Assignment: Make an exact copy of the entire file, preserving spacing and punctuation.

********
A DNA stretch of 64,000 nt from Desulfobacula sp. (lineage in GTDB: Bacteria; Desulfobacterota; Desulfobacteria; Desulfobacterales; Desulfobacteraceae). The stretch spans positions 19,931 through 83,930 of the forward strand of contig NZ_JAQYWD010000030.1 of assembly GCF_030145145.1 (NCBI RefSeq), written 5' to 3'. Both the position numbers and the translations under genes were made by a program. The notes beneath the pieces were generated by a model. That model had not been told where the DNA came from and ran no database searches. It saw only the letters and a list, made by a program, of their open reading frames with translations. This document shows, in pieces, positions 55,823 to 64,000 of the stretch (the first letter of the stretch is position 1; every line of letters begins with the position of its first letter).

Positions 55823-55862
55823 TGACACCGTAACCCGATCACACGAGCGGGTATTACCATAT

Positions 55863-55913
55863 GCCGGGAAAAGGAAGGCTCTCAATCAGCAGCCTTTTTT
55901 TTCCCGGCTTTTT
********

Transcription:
A DNA stretch of 64,000 nt from Desulfobacula sp. (lineage in GTDB: Bacteria; Desulfobacterota; Desulfobacteria; Desulfobacterales; Desulfobacteraceae). The stretch spans positions 19,931 through 83,930 of the forward strand of contig NZ_JAQYWD010000030.1 of assembly GCF_030145145.1 (NCBI RefSeq), written 5' to 3'. Both the position numbers and the translations under genes were made by a program. The notes beneath the pieces were generated by a model. That model had not been told where the DNA came from and ran no database searches. It saw only the letters and a list, made by a program, of their open reading frames with translations. This document shows, in pieces, positions 55,823 to 64,000 of the stretch (the first letter of the stretch is position 1; every line of letters begins with the position of its first letter).

Positions 55823-55862
55823 TGACACCGTAACCCGATCACACGAGCGGGTATTACCATAT

Positions 55863-55913
55863 GCCGGGAAAAGGAAGGCTCTCAATCAGCAGCCTTTTTT
55901 TTCCCGGCTTTTT